Get What You Came For

Get What You Came For.

It’s something I say often. Or position as a question. In theory, it’s simple; however, once unpacked, it urges honesty and evokes insight.

When you schedule a function—a meeting, date, lunch appointment, or a doctor visit—you typically have a set of goals, or an outcome, in mind. Training at our gym should be no different. But here’s the thing: You have to understand that you can, and should, come in here with a different set of goals from time to time.

Training at a CrossFit affiliate can have you feeling like you’re supposed to “go hard” each time you come in. Some even think that to make “progress” you need to push yourself to the absolute edge of exhaustion. Others have the harebrained notion that if you’re not laying on the ground gasping for air, then you haven’t done something worth doing.

That being said, all of these ideas could not be more inaccurate. Listen, there is nothing wrong with throwing on your crazy pants and pushing the limits on what you can handle, but it’s not the end all be all. It’s also impossible to sustain.

“Get what you came for” can be understood in some cases as a checkmark for what you need to accomplish. Some days your only goal is to make it to the gym—and that in itself marks the day as a huge success. Other days, your goal might be to partner with a new athlete in the class. Or to get to the front on the room, instead of your usual back. Maybe you have a performance goal. Or a new class goal: to come to Life Lifting, Mobility, Weightlifting, or any other class that you have been too nervous to try. There are a lot of ways to gauge performance and progress, just like there are a lot of ways to approach a day at the gym. To get what you came for, maybe start by unpacking what you need.

As you head to the gym today, think simply about your goals. Because as we know, excess doesn’t always result in success. More often than not, your goals are achievable and aligned with your inherent needs; how we approach them is what puts change in motion.

Coach David

Barbell Emotions.

In the last 24 hours I have witnessed four emotional barbell battles, and with the Thankslifting In-House Powerlifting coming up on Saturday, November 18th, I thought this would be an appropriate time to share some thoughts on how to make peace with your barbell.

Here are five ways to help overcome your mental (or emotional) barriers with lifting heavy or going for a new PR (personal record). Outside of #1, these concepts lean on the mental side of the game. I will cover technical and programming solutions that relate to this topic in a later article.


#1 Hold onto the bar for dear life. Seems easy right? But we miss this all too often. I talked about it here (insert link), but when you get nervous, don’t forget to death grip the shit out of the bar. Especially for the lifters with less experience, this will create tension for you which has a domino effect of positive lifting traits.

#2 Approach the bar with a Zen-like process. I relate this to a good basketball player shooting a free-throw. Their free-throw routine is systematic and precise. It’s something they do every time they step to the line. Approaching the bar should be like shooting a free-throw. Develop a routine that you can replicate every time you approach the bar.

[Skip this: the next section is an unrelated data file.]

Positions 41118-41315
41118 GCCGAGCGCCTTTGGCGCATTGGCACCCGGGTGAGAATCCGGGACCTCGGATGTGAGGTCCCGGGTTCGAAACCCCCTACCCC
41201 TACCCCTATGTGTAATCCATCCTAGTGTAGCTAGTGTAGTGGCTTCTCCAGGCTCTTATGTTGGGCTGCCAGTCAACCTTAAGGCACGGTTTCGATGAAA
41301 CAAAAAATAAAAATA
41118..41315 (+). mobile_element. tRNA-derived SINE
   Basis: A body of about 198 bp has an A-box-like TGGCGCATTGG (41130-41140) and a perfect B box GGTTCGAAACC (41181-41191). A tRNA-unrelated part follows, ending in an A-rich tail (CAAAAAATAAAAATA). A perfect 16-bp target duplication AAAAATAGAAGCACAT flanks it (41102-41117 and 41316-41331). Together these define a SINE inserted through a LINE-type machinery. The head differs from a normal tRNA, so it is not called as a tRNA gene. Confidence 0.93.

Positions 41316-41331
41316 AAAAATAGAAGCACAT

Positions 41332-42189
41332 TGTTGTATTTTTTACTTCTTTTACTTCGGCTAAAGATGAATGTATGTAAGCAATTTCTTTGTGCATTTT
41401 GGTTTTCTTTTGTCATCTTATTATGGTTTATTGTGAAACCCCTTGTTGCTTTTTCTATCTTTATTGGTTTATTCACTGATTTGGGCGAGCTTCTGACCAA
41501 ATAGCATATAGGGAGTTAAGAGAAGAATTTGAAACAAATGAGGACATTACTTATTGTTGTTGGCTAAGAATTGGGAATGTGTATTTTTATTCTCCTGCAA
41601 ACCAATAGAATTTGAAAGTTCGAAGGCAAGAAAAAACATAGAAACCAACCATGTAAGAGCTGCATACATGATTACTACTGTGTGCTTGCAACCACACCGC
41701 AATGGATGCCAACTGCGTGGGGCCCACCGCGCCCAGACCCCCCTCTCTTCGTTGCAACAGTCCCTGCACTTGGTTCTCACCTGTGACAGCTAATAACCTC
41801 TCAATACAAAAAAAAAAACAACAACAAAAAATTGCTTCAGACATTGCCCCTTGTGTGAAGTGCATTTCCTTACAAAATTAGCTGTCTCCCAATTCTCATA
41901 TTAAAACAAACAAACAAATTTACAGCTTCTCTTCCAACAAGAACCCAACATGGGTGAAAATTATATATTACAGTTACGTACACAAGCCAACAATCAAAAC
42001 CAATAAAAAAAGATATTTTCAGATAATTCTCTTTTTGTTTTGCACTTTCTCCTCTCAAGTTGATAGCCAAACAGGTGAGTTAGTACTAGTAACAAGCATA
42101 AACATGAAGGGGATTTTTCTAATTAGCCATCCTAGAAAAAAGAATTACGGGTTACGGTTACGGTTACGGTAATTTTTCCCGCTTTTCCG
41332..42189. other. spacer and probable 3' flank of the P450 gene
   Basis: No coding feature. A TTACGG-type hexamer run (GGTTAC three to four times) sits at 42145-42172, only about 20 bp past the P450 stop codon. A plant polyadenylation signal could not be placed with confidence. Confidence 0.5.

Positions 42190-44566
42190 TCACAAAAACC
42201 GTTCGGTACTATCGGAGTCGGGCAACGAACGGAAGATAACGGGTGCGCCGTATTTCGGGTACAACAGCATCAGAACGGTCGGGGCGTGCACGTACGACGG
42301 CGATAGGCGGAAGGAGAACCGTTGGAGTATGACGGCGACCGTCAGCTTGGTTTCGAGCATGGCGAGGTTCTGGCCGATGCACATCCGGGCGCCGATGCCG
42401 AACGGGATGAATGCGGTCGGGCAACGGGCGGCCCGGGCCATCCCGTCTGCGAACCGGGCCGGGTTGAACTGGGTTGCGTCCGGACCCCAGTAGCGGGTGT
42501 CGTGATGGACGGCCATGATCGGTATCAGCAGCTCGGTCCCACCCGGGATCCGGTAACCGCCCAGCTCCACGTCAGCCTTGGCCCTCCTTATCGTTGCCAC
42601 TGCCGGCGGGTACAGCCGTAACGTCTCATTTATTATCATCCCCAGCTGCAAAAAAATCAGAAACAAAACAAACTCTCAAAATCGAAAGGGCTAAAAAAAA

#3 Treat your warm up like a 1-rep max and your 1-rep max like a warm-up. Obviously, you are not going to put the same amount of power behind the bar; but your attention to detail and respect for technique should be the same. Deliberate practice with every rep will drastically improve your technical learning curve. There is plenty to be learned when lifting at 40, 60 and 100%. Don’t take the lighter reps for granted.

#4 Have a plan. If you are gunning for a 225lb lift, then you should have all your attempts calculated post 50%. Having a plan will help prevent you from doing something silly (believe me, it happens to everyone). When I see numbers scribbled down on a markerboard I will typically see the following:
125 x5, 145 x5, 165 x3, 185 x1, 200 x1 (so far so good)

And then I will see:
205 x1, 210 x1, 215 x1, 220 x1, 225 for a failed rep.

What I should have seen was:
215 x1, 225 x1 (PR)

When you get nervous and start second-guessing the big weights, you will most likely start making small weight jumps and wasting extra energy trying to get to your goal weight. You need to have a plan of attack for when you start venturing off course with your weight and rep selection.

NOTE: 17 +/- total reps post 50 – 55% is a good rule of thumb for a solid progression to your 1 Rep Max attempt. 50% and under you just need to make sure you are warmed up and ready to go.

#5 Practice. Maybe the most boring answer but quite possibly the best solution to learning how to overcome the nerves associated with lifting heavy. You just need to put in the reps. Spend time under the bar. Find out what works for you.

Lessons in life and lifting.
Being strong should never be a weakness.

Coach David

PS – Thank you for asking me to write something about this Jorge. I appreciate your strong vibes, my friend.

Sunday, March 9th, 2015

Athletes, spectators, friends and all CFD athletes please come to CFD Lincoln Square on Sunday from 1p – 3p to knock out CrossFit Games WOD 15.2; come support, count reps or do the workout with all your fellow CFD Teammates.


Lakeview Training
9a – KB WOD
10a – KB WOD
11a to 1p – Open Gym

Lincoln Square Training
8a – CrossFit Endurance
9a – KB WOD
10:30a – Whole 30 & Paleo FAQ Session

KB Programming:

Mental Toughness Day

Max KB Swings 70/55

Max Box Jump Overs 24/20

Max KB Snatch 55/35

Max Wall Balls 20/14

KB Push Presses 55/35

Max Burpees